Winnipeg, Canada — The Canadian Centre for Child Protection (C3P) supports the European Commission’s new legislation on preventing and combatting online child sexual exploitation and abuse. The proposal has the potential to not only make a difference for millions of children in the EU, but creates a critical opportunity to build a safer internet for children globally.
In 2020, 86 per cent of all known child sexual abuse material discovered online by the IWF was hosted in Europe. 1 Effective legislation, like that proposed in the EU, could go a long way to tackling this global epidemic. The regulation’s call for mandatory detection, reporting and removal of child sexual abuse online, and strong prevention measures, will help to protect not only European children, but also survivors around the world whose abuse material is shared within EU countries.
“Children’s best interests should always be at the forefront of legislation. We applaud the EU for championing regulation that holds tech accountable for content on their platforms, along with supporting the development and deployment of solutions to help reduce threats to children’s safety, well‑being, and rights online,” says Lianna McDonald, Executive Director of C3P.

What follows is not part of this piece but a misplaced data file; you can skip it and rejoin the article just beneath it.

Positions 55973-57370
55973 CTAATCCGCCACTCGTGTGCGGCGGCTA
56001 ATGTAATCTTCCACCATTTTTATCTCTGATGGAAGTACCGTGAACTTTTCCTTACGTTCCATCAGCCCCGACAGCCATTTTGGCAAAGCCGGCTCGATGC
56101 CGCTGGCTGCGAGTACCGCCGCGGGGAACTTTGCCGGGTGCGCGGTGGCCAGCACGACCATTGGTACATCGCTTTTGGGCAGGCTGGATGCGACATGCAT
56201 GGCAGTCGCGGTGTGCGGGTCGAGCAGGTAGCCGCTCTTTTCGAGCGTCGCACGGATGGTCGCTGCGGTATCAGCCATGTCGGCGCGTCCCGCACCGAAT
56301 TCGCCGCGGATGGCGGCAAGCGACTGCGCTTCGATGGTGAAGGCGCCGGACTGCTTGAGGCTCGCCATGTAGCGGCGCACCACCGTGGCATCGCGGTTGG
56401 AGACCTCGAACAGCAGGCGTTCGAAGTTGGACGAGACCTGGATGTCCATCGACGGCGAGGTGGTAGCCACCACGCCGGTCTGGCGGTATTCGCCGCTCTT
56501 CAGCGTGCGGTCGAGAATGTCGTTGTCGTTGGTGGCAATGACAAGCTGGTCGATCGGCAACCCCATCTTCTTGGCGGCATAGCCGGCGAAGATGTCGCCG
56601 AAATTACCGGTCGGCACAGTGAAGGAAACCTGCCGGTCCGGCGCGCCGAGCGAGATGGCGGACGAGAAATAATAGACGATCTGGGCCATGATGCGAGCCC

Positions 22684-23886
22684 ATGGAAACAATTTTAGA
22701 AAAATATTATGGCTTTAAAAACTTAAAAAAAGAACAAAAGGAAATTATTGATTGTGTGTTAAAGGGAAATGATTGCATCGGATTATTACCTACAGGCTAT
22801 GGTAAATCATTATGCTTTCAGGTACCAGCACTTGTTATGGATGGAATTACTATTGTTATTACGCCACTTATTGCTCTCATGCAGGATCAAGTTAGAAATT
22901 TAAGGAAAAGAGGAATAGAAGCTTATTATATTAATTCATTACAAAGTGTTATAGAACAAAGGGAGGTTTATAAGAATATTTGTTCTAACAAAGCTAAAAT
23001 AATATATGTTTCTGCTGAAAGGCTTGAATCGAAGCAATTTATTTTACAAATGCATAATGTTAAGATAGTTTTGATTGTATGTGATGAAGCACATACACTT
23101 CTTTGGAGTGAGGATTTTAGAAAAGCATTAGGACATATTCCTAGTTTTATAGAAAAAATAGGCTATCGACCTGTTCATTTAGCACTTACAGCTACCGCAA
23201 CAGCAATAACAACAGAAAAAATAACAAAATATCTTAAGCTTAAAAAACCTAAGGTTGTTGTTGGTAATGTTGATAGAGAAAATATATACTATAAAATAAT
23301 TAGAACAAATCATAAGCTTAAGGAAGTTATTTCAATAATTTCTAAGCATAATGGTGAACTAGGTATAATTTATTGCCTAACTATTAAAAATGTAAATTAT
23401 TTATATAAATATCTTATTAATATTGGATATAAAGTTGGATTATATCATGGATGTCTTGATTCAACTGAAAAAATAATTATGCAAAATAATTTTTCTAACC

C3P also strongly supports the establishment of a European Centre (EU Centre), which will further strengthen the outcomes of the proposed legislation. As a centralized entity, the EU centre has the potential to not only implement regulations but work within the global child protection ecosystem to collaboratively develop evidence‑based best practices and effective tools to stop the spread of CSAM and support survivors.
For the full proposed legislation, visit https://ec.europa.eu/home-affairs/whats-new/campaigns/campaign-legislation-prevent-and-combat-child-sexual-abuse_en
- 1 IWF, Call for lawmakers to act quickly as new data shows child sexual abuse reports are soaring in wake of pandemic, 2022 ↩
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